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Freshers and returners: why now more than ever political involvement is crucial

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Universities are often considered hubs of political engagement. Here’s what you can expect to find at Stirling University if you are so inclined. Friends, memories, protests, and maybe a riot or two. Or if you aren’t politically inclined, this is part of the point.

A politicised, well-informed student body is a unit ready to tackle and mobilise when injustice, outrage, and hardship affect us most heavily.

The cost-of-living crisis, rent, rubbish accommodation, and our NHS dying a death are just some of these pressing issues that we as a group can, do, and have acted on.

Historically some of the most controversial protests and opposition to government policy have come from educational institutions, if not certainly sparked by ideas circulated amongst an excited population.

While social media can make it easy ‘engage’ in politics and though my quotation marks denote a kind of distaste for doing so, social media has the power to really connect people and organise.

Organisation is where social media thrives, with the ability to connect to many people and organise marches, and protests, to educate people about issues they otherwise wouldn’t be privy to.

However, there are many ways to become politically involved at uni, from baby beginners to politics students and beyond-hardened pros with Question Time set to record every single time.

Do not be intimidated, this is the main thing.

So many people think that because they lack context or theoretical knowledge, they shouldn’t join a society or get involved in extra-curricular activities because they can’t chime off every cabinet minister or similar.

At Stirling University, there is the Politics Society, a non-partisan society for those who enjoy discussing and chatting about politics across the political spectrum.

Too often there is a perception that it must always adhere to a particular left-wing majority, partly due to the fact there is no dedicated Conservative society at current on campus. This is not the case, and the society is welcoming to all parties (even the Tories- cheeky!) Debate. Disagree. Respectfully.

The Global Justice Society is a newer society at Stirling that “are a group of students that fight for social, economic, and environmental justice”. Their aim is to try “to tackle global and local issue and demand for a better world and a better future”. With a focus on the environment, although this is not to say other societies neglect this issue.

There is also the Stirling University Labour society and the University of Stirling Students for Independence society.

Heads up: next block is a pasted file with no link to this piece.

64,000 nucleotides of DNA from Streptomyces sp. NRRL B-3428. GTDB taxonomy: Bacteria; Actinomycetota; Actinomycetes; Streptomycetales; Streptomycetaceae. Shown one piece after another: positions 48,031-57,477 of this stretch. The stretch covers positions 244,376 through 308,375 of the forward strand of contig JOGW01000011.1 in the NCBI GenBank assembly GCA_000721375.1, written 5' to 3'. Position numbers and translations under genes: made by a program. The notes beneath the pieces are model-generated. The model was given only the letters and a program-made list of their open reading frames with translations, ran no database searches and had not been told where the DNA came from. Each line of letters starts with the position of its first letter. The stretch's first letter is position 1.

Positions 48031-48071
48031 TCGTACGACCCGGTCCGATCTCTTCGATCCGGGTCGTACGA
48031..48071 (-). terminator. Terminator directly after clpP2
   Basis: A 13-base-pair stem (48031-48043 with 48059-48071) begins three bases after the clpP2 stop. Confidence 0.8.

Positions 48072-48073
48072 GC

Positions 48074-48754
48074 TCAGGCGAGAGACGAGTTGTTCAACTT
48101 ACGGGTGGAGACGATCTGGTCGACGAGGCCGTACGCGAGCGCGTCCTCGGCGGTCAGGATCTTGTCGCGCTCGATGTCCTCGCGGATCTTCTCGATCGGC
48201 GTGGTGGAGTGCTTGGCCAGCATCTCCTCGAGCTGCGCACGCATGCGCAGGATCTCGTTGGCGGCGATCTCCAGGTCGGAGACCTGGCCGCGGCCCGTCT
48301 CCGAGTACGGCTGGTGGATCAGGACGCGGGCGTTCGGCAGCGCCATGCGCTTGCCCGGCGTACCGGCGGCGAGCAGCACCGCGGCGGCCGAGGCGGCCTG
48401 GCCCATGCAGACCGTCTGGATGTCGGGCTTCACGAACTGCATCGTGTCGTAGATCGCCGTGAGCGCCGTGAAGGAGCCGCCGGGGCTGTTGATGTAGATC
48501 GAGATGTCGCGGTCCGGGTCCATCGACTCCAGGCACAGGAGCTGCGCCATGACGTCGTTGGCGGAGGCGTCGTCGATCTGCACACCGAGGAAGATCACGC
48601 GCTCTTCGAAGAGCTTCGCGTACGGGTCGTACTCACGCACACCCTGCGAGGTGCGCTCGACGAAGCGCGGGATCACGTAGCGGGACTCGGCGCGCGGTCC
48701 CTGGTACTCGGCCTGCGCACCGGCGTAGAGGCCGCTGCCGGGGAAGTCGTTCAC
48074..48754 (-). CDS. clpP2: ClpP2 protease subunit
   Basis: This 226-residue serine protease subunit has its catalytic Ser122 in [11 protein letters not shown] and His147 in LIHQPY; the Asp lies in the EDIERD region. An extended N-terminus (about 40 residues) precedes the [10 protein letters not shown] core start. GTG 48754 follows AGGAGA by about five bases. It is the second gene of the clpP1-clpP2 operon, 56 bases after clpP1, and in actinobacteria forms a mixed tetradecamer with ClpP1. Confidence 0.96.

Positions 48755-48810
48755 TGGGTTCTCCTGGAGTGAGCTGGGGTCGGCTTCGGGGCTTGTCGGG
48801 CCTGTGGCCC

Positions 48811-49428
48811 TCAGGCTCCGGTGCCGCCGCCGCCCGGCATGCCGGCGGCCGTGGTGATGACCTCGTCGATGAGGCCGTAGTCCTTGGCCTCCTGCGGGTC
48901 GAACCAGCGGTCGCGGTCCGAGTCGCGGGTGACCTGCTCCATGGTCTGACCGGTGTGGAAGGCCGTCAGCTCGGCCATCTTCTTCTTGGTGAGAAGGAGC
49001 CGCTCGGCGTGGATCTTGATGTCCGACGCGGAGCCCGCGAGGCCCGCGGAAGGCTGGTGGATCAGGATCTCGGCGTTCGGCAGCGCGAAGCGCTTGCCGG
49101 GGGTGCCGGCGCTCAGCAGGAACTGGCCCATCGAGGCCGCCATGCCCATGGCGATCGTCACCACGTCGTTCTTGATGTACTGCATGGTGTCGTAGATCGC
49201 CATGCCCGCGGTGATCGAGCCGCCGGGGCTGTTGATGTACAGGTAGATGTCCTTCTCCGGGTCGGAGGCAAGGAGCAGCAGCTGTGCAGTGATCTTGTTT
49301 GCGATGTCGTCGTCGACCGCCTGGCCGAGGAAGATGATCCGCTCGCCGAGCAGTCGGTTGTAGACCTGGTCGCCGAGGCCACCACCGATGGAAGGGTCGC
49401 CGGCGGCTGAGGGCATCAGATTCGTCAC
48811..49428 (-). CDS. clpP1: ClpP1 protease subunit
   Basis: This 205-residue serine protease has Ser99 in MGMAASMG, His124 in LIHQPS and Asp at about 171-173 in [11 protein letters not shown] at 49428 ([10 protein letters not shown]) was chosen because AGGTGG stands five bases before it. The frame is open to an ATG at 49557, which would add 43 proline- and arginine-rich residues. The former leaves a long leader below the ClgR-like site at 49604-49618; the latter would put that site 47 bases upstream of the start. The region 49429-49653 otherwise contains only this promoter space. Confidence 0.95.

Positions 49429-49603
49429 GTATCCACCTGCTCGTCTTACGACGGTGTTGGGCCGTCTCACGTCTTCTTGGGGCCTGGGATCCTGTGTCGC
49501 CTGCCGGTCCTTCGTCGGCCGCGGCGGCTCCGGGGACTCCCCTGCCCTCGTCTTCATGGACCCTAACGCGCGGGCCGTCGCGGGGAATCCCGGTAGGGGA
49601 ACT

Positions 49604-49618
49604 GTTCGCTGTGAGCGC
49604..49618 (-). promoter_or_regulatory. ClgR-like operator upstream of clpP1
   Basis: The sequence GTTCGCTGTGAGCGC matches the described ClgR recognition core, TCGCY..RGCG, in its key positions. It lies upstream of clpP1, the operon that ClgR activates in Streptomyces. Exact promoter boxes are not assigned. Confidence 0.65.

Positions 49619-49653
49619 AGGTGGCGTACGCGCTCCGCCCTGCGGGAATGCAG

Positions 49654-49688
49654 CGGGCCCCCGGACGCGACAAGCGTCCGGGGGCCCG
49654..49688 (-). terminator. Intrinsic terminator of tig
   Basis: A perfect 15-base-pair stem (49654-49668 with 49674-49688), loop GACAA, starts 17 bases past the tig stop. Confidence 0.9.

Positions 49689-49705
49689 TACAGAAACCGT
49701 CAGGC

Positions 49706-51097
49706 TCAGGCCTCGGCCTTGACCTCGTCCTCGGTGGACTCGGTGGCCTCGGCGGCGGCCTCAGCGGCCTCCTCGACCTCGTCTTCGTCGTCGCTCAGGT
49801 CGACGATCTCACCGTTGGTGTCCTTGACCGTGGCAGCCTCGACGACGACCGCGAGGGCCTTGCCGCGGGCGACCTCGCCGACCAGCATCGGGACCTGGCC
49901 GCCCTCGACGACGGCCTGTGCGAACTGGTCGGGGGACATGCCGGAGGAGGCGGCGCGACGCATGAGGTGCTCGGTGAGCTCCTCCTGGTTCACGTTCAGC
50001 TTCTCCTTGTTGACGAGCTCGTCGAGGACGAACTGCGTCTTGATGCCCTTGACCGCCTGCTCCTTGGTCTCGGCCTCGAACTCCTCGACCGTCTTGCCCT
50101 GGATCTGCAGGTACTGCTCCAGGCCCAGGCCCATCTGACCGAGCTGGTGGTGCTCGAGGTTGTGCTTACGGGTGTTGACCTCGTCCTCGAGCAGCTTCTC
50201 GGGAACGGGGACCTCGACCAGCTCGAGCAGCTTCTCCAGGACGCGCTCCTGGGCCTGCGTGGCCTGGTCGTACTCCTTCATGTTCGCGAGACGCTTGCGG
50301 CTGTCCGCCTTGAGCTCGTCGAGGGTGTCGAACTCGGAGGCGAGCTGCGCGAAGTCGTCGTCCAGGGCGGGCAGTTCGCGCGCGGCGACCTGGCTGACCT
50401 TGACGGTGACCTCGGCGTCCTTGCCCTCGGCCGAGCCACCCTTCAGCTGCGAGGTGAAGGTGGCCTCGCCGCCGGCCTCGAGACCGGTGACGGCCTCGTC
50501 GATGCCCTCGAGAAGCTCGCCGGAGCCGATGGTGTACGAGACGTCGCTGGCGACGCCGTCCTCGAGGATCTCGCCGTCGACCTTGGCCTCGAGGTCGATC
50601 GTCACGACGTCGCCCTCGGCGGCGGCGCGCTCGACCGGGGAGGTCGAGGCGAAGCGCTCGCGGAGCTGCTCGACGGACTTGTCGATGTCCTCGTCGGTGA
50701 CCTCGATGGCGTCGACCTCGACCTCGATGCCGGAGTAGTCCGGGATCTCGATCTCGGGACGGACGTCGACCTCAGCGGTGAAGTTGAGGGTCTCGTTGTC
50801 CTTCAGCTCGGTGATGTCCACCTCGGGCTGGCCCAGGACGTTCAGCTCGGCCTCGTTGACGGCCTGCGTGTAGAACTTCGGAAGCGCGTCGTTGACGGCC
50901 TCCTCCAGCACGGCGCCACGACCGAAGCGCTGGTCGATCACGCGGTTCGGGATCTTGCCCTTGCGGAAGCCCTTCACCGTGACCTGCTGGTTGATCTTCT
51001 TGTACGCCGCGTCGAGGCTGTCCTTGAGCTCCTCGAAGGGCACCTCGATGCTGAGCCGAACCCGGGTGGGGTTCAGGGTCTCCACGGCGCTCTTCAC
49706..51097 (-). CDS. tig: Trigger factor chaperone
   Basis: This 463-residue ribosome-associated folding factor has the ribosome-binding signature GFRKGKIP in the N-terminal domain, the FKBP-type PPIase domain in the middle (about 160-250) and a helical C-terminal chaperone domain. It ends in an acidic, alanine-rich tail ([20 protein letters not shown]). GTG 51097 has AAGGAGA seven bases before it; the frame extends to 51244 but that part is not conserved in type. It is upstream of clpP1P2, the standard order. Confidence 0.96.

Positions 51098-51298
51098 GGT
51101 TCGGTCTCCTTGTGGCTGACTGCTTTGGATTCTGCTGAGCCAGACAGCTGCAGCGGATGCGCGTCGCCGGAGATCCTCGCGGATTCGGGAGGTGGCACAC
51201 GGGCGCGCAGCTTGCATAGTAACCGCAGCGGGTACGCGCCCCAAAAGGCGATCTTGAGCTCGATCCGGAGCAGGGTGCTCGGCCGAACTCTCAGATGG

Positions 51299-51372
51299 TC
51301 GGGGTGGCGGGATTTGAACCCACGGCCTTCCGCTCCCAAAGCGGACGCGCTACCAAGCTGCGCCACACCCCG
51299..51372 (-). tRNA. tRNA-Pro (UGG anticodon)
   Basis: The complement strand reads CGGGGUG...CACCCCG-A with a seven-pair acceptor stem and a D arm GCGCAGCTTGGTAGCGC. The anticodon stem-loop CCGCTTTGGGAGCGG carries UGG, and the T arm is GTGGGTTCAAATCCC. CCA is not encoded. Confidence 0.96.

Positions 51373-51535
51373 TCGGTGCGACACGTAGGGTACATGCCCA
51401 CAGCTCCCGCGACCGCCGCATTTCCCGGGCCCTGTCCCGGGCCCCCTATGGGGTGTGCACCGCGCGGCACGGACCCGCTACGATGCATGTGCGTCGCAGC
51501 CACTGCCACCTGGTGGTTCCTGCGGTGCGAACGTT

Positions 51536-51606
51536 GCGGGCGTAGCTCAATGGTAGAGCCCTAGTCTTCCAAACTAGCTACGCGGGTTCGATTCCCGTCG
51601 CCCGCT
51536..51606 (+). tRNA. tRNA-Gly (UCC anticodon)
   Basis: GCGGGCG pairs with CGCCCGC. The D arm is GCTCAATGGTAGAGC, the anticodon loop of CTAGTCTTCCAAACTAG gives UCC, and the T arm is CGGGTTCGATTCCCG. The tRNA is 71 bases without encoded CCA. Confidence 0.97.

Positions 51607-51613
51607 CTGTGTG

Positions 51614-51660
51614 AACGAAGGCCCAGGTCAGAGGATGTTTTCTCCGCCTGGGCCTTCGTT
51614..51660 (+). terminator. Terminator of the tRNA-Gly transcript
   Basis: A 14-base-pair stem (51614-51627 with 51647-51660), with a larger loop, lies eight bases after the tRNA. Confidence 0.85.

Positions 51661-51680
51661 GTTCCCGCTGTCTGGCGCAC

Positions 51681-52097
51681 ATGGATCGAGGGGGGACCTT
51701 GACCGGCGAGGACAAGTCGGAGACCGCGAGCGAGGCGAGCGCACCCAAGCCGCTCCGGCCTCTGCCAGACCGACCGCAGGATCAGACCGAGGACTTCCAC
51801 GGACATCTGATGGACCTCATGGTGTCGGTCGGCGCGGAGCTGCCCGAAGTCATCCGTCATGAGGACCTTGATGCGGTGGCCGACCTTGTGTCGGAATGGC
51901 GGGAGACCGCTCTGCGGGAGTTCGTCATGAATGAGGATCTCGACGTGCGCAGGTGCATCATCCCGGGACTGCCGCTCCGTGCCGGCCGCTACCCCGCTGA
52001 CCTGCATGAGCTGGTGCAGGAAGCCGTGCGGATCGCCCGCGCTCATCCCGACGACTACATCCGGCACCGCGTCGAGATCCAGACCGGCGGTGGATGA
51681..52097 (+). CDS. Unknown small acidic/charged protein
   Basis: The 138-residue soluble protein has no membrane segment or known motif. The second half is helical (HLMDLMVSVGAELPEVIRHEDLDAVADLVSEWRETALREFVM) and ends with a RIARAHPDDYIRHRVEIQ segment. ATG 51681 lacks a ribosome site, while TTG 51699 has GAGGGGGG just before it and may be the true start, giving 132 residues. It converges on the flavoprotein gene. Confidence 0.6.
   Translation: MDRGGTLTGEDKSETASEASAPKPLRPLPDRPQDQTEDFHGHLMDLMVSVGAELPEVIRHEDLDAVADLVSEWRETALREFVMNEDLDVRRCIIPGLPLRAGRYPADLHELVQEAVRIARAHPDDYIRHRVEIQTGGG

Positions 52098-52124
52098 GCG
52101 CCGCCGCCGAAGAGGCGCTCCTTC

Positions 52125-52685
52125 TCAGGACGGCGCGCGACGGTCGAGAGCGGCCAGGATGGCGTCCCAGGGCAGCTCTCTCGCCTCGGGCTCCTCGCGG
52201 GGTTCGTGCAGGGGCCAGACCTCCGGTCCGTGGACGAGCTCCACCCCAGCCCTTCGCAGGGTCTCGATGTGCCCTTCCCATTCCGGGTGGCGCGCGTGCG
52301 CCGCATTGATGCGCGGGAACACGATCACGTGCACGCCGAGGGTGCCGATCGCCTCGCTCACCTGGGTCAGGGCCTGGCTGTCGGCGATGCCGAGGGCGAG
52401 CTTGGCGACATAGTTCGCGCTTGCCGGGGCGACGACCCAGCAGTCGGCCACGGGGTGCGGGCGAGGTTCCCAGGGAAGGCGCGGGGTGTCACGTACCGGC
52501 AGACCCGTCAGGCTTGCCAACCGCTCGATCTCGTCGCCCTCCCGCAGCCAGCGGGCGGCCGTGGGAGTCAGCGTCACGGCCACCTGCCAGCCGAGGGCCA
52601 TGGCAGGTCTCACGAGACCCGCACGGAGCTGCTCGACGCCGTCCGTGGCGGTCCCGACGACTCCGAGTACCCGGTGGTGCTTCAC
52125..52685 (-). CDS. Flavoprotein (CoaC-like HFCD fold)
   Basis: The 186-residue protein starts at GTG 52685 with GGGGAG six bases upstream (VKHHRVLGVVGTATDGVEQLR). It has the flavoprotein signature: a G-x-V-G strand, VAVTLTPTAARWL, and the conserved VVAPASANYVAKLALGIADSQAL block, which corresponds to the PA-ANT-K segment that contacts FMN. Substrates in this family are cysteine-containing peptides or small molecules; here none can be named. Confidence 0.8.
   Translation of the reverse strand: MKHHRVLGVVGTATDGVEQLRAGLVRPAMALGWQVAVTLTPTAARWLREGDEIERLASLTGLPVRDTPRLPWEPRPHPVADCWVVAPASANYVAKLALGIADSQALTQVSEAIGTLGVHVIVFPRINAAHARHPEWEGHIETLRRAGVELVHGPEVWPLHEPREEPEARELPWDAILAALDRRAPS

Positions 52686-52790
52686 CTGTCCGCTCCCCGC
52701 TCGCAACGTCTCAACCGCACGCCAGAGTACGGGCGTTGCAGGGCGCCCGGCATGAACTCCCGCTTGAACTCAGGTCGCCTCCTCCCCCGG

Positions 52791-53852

The Stirling Labour Society represents the Labour Party and supporters on campus.

The Students for Independence Society pretty much does what it says on the tin! A place for all, not strictly SNP aligned independence supporters.

I’d encourage you to go along to their Give It a Go’s as again, it’s not having politics shoved down your throat, it’s discussion and fun times to be had.

Scottish Socialist Youth Stirling (SSYS) are also a society on campus to get involved with. They are a branch on Stirling campus that organise for the wider Scottish Socialist Party.

The Stirling University Scottish Nationalists society is also a society you may wish to join, with a long history of activism at Stirling uni. The society represents the SNP party on campus.

If you want to start a society, there is the opportunity to do so- do not feel as though you cannot express your views. you can find out more here about how to start a society!

Again. Debate. Disagree. Respectfully.

For those of you who can’t wait to join a political society and are already empowered and engaged, much of the encouraging prose doesn’t apply to you- you’ll find your place here amongst your camps and find willing students with ideas to share and discussion to have.

There’s also usually loads of fun socials accompanying these societies too, and a great place for freshers to make new friends with the same political interests!

Politics and political activism is the mechanism by which we affect change in our direct lives and society.

Many of the issues people are currently experiencing can be greatly improved with organised activism, of which there are many groups across the UK doing so externally to the university. 

Politics is often thought of as far-removed from day to day despite the literal opposite being the case; because the political players are all liars, or unpopular, or people can’t ‘do politics’.

With a new PM and the UK hurtling towards a tumultuous uncertainty, now is a good time to know your rights, get involved, and fight for our future. Post COVID-19, we have observed shifts and weaknesses to our society that must be repaired, overhauled, and fixed.

Why not see if you can’t make the change you want to see in the world with your time as a student at Stirling. Or at least have a laugh at Boris Johnson hiding in a fridge that one time, or how inept Keir Starmer is.

Featured Image Credit: Rachel Swan

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